A slightly dfferent blog today. I’d like to introduce you to two people.
The first is a woman who was born with a condition called spinal muscular atrophy which causes general muscle wasting and mobility impairment. It is the most common genetic cause of infant death. Her parents were told it was unlikely she would live longer than a year or two. Thankfully she did, and as an adult is a full-time user of a wheelchair, is only able to speak in four or five word bursts at a time before having to stop for breath, depends on a ventilator to help her breathe at night and is fed through a tube in her tummy. She has 24 hour care and needs help with pretty much every physical task. She left school at 16 with no qualifications.
In contrast, the second person is a woman who is well-educated – she has many qualifications including an MA. She co-founded and directed the National Centre for Independent Living and chaired the British Council of Disabled People during the early 90s, when their campaigns were recognised as the reason for disability rights legislation getting onto the statute books. She then went on to co-author a book called Disability Politics and was appointed a Dame Commander of the Order of the British Empire (DBE) in the Queen’s 2001 Birthday Honours. During this time she was appointed by the government to chair the newly-established Social Care Institute for Excellence – the only public body which survived the bonfire of the quangos in 2011. She gained two honorary doctorates and went on to be made a life peer. She is now an active Crossbench Peer in the House of Lords championing an Equality and Human Rights approach to domestic policy and more especially the rights of disabled people.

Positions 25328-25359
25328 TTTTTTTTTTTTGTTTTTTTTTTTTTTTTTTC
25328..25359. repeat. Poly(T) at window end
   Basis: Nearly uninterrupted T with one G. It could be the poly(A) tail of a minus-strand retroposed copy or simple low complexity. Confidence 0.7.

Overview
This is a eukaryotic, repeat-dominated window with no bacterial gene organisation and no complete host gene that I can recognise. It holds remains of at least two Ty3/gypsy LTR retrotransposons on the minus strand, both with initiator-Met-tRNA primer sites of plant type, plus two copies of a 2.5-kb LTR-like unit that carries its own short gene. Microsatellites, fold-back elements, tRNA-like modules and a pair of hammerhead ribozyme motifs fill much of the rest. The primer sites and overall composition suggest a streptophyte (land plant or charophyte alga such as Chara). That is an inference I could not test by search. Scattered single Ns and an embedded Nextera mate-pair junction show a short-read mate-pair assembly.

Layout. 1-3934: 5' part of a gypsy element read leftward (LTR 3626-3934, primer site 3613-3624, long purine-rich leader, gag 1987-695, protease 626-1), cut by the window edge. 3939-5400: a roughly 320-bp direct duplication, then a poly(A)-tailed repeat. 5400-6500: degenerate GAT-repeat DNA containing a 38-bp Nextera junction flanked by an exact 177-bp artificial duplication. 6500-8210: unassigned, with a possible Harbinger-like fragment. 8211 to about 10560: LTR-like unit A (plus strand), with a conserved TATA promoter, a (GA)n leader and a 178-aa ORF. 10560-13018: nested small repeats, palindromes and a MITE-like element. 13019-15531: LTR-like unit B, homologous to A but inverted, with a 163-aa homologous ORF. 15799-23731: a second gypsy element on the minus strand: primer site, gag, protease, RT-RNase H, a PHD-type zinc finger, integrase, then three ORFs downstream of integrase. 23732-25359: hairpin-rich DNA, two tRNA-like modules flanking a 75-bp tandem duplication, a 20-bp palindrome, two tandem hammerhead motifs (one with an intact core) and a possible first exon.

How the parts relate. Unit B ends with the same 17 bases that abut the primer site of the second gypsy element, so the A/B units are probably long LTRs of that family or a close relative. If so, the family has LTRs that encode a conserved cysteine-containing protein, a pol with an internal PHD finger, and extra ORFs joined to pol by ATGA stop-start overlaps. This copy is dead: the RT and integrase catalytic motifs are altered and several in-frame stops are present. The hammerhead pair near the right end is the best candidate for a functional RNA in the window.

What emotions do those two descriptions evoke? The first one pity, perhaps some fear of ever ending up like that, horror that anyone has to live like that? The second one admiration, maybe a touch of envy – someone who has either worked hard or maybe had it pretty easy? And yet these are both the same person. Jane Campbell, now better known as Baroness Campbell of Surbiton.
Most employers would shudder at the thought of employing the first person, and would feel hugely honoured to employ the second person. And yet they are both the same.
It can be helpful to reflect on how we think of people and how we describe them. Baroness Campbell wasn’t born to a wealthy and privileged background – her father was a heating engineer and her mother a shop assistant. But with their support and her sheer determination she worked hard to achieve all she has.
We need to challenge our own thoughts, and those of others, around the whole issue of disability. And ability.
I’d like to thank Baroness Campbell for helping me write, and giving me permission to post, this blog.
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